This hugely enjoyable ITV sitcom from the prolific writing team of Dick Clement and Ian La Frenais came about when BBC producer Jimmy Gilbert commissioned from them a single 30-minute episode for the Ronnie Barker series Seven of One. The title of the BBC/Barker show was called 'Prisoner and Escort' and was later developed into a series that has now become one of British TV's all-time greats; Porridge. The idea behind 'Prisoner and Escort' was based on life in a prison, but when Clement and La Frenais originally wrote it they found themselves moving in a different direction from the one planned. In their book "Porridge: The Inside Story" (Richard Webber, Dick Clement and Ian La Frenais published by Headline in 2001) the authors explained; "We started writing the piece for Ronnie and found we couldn't stop; it went beyond just one episode and before we knew it we'd written an entire series.'
Rather than being about a man on his way to prison, Thick as Thieves was about a man who had just been released. George Dobbs, a small time felon who has a history of housebreaking, is released from prison a day earlier than expected. At least it's a day earlier than his wife, Annie, expected because on his return home George is greeted on the doorstep by his best friend, Stan, who is topless, covered (around the face) with shaving foam, and sporting George's best pyjama trousers. It soon becomes apparent that during the three years that George has been away 'doing time' Stan has been playing away 'doing his missus!' However, rather than punch each others lights out the two men agree to a truce while they try to come to terms with the uneasy situation that they find themselves in, which is not helped by Annie who declares affections for both of them. "Before long we'd written fifty pages on this situation" said Ian La Frenais. "As we knew we had an entire series here, we put it aside." However, they only put it aside long enough to rewrite the 'Prisoner and Escort' episode for Six of One before selling Thick as Thieves to London Weekend Television.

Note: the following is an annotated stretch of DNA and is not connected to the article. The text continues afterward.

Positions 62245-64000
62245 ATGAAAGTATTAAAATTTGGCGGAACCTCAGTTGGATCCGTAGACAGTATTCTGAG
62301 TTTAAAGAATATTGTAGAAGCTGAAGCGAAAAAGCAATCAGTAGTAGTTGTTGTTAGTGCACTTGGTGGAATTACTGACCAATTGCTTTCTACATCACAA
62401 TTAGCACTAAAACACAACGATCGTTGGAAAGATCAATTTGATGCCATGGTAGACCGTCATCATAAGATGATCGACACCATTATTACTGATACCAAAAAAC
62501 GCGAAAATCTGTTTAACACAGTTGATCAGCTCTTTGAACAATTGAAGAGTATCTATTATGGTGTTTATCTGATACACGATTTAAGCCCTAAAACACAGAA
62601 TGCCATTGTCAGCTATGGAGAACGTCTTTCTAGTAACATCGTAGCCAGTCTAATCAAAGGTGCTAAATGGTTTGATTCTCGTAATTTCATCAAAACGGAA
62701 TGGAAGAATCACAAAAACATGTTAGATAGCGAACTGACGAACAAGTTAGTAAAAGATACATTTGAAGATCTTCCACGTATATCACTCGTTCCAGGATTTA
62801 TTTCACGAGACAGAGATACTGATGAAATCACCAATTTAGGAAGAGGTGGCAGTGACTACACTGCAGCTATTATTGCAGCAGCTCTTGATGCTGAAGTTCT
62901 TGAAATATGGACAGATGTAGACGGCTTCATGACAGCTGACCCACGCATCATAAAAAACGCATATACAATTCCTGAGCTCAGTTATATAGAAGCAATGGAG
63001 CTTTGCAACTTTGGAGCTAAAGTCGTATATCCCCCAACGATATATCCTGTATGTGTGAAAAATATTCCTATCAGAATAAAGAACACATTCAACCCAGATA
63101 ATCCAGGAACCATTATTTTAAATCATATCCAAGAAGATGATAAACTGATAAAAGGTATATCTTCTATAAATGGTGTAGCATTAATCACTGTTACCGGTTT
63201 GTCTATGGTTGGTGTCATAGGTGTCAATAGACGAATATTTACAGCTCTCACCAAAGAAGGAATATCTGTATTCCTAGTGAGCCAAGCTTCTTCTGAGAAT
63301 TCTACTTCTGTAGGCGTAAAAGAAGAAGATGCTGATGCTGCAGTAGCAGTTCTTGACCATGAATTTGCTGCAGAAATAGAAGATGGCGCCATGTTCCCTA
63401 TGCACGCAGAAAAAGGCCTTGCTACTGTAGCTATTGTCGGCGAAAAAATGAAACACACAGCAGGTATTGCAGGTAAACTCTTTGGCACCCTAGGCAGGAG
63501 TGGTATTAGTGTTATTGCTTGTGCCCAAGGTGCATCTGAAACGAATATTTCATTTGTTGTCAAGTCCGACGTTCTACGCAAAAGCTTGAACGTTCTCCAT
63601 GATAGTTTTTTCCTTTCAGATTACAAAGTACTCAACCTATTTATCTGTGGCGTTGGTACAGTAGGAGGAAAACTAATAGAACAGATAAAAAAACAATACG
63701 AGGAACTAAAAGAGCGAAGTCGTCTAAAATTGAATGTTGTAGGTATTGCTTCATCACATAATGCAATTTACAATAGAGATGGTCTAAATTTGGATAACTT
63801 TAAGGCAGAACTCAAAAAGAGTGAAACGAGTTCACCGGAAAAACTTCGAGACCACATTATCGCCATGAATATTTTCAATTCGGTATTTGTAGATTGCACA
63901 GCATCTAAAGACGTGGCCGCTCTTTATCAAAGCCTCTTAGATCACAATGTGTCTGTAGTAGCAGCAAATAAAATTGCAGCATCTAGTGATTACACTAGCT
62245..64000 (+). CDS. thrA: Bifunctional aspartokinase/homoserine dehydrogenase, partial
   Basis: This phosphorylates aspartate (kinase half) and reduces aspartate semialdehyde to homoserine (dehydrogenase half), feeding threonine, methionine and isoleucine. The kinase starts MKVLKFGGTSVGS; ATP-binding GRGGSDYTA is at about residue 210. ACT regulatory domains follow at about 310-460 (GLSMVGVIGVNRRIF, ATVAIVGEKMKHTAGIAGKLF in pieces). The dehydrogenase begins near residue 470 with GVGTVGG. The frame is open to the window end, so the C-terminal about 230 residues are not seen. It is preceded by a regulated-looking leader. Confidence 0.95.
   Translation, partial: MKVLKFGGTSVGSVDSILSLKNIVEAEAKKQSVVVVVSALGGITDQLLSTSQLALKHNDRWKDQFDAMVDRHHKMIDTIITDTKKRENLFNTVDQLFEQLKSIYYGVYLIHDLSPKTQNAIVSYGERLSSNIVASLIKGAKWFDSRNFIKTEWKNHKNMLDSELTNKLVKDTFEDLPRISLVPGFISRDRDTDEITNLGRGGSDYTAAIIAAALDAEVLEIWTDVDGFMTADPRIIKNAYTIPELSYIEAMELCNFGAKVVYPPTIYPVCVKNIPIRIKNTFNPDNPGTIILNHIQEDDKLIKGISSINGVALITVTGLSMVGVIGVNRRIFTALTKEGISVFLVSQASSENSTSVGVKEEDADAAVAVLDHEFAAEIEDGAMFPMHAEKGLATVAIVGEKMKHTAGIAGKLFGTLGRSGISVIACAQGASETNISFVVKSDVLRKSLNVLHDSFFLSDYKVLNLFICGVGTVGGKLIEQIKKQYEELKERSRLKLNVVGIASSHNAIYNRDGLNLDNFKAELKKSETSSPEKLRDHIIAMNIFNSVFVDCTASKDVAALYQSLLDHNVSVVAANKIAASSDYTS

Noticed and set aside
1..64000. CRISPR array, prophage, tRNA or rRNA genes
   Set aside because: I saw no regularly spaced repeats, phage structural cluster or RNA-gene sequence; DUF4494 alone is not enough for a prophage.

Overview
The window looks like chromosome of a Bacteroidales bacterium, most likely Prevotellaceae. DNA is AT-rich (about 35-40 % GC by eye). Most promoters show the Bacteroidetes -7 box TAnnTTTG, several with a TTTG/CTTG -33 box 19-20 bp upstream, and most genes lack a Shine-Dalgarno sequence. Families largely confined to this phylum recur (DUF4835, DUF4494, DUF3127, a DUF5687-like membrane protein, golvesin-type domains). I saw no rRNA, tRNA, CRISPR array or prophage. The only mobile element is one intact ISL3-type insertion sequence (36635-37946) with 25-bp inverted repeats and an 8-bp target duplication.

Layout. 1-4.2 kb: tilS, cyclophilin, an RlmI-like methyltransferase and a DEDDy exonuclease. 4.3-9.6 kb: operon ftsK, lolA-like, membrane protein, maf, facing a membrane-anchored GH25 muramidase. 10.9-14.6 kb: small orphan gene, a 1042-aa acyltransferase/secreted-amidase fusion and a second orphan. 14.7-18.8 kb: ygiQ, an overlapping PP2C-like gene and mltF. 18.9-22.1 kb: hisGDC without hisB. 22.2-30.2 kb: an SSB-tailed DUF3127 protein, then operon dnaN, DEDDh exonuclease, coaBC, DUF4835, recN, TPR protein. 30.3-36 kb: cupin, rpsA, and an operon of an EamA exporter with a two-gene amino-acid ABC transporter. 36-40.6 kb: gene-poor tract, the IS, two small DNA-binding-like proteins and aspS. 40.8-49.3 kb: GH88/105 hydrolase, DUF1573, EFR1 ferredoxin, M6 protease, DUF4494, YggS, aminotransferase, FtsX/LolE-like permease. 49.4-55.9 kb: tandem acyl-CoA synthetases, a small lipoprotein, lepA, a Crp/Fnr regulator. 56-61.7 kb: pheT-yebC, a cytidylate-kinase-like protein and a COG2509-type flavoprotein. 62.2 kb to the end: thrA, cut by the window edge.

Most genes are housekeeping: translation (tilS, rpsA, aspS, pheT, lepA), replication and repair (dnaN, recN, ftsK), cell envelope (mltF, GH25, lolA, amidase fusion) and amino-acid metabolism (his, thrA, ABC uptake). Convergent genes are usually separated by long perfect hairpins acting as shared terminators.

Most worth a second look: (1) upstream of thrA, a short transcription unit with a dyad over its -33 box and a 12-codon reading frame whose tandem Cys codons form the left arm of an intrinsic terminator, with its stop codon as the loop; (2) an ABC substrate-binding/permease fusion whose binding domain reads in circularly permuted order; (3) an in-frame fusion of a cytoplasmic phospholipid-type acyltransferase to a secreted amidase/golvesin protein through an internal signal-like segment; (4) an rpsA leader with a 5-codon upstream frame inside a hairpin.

Although the writers had envisaged Ronnie Barker as the ex-prisoner, his contract to the BBC precluded him from the LWT series. Instead, Clement and La Frenais personally chose two actors to play the key roles of Stan and George: John Thaw and Bob Hoskins, respectively. Thaw was already an established TV star having landed the lead role in Red Cap some ten years before but Hoskins was still relatively unknown having only played a number of bit parts. Thaw also had another series in the pipeline with The Sweeney beckoning him (in fact the pilot aired the exact same week as Thick as Thieves debuted) but Hoskins had to wait another five years before winning international acclaim as East End villain Harold Shand in the internationally acclaimed movie 'The Long Good Friday.'
Although the writers planned to send the two protagonists back 'inside' in the second series, only eight episodes of Thick as Thieves were made. By the time series one had reached its end the BBC had decided to develop 'Prisoner and Escort' into a full series and Porridge aired just seven weeks later.
Published on February 6th, 2019. Written by Laurence Marcus (7 October 2003) for Television Heaven.